French troops have entered the town of Kidal in northern Mali, the last stronghold of Islamic militants in the region. It should come as no surprise that Malian forces with French support have been able to dislodge Islamic militants from most of the areas that they captured since the beginning of the conflict. However, while the militants have been pushed back their retreat is not a sign that the conflict in Mali is over, only that it is about to change.
It is impossible for the Islamic militants that have been wreaking havoc in northern Mali to compete with the highly trained and technologically superior French military that has been supporting Malian forces. Yet, despite their technological and military handicap the militants do have a few advantages.
One of the most notable advantages that the militants can exploit is their use of the terrain. Even before the French intervention in Mali began militants were using bulldozers to improve upon the natural defenses already provided by caves in the desert. An article from the AP last month highlighted the size of some of the caves:
They have used the bulldozers, earth movers and Caterpillar machines left behind by fleeing construction crews to dig what residents and local officials describe as an elaborate network of tunnels, trenches, shafts and ramparts. In just one case, inside a cave large enough to drive trucks into, they have stored up to 100 drums of gasoline, guaranteeing their fuel supply in the face of a foreign intervention, according to experts.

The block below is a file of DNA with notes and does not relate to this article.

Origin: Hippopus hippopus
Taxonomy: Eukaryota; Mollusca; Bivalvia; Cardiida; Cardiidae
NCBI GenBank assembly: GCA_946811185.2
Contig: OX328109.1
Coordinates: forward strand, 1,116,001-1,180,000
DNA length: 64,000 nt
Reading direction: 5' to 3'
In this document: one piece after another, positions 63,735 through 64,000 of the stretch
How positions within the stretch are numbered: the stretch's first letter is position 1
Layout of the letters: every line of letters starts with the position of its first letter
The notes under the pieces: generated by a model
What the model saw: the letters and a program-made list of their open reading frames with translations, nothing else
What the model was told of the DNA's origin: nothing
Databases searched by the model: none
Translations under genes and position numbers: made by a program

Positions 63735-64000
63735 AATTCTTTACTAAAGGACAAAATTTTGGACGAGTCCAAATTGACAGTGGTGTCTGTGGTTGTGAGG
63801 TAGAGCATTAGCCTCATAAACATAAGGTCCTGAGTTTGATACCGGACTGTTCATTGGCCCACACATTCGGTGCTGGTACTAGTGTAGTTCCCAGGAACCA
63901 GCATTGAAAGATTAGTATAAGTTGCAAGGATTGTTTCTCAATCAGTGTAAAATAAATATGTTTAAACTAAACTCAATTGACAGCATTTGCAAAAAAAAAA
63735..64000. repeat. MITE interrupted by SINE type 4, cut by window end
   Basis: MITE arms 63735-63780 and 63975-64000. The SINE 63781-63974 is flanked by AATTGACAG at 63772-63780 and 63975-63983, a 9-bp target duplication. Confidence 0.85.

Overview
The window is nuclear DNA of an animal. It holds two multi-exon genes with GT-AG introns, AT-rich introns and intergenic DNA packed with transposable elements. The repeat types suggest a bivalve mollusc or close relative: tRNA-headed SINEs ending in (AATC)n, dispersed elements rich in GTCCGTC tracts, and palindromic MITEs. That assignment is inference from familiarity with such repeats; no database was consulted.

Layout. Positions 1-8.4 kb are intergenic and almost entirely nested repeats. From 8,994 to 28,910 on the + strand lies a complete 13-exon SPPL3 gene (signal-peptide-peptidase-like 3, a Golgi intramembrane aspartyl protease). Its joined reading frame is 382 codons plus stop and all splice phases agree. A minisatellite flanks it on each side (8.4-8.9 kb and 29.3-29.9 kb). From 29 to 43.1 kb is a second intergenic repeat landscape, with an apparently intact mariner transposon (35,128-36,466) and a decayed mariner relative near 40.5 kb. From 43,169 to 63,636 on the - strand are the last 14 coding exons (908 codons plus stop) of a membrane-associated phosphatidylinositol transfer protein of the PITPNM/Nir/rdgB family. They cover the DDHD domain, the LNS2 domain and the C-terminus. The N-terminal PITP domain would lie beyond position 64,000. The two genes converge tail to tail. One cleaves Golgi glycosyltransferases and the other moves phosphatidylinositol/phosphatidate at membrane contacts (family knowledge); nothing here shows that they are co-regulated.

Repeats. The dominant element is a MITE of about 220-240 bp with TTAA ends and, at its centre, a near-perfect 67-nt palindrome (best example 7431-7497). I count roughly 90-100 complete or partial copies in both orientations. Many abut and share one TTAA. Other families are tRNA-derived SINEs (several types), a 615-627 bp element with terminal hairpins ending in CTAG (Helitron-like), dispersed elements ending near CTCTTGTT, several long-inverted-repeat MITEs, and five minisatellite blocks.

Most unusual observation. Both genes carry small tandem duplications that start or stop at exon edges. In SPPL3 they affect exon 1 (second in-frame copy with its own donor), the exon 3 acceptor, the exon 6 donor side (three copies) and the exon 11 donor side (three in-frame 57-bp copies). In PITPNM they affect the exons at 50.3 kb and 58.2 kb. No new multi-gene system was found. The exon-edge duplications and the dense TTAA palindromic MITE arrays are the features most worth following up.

Removing militants from these caves would be a bloody and time-consuming task.
Another advantage that the militants have over their opponents is that they can hide themselves in local populations and engage in guerilla warfare, thereby overcoming the superior technology and firepower of their enemies. Stratfor, a global intelligence company, recently released an article that highlighted the sort of tactics we should expect from militants in Mali:
It is very likely that al-Qaeda in the Islamic Maghreb and its jihadist rebels in Mali will soon be forced to abandon their objective of comprehensive territorial control as well as its conventional warfare strategy. As the French and other intervention forces drive back the jihadists and consolidate security in central Mali, and then gradually push into northern Mali to deny that region as a sanctuary for al-Qaeda in the Islamic Maghreb, the jihadists will have an opportunity to use their superior knowledge of the terrain, local indigenous militia relationships, and guerrilla tactics to inflict casualties on their enemies. Their fighting conduct will transition to a more dispersed insurgency that relies on ambushes, improvised explosive devices, and small-scale hit-and-run attacks.
This is the sort of guerilla fighting conventional militaries are going to have to get used to if governments continue to execute or support interventions against terrorist groups. How well Malian government forces react to the changing nature of the conflict in Mali remains to be seen. The French might yet avoid a guerilla war if French troops manage to withdraw quickly, as was recently suggested by France's foreign minister.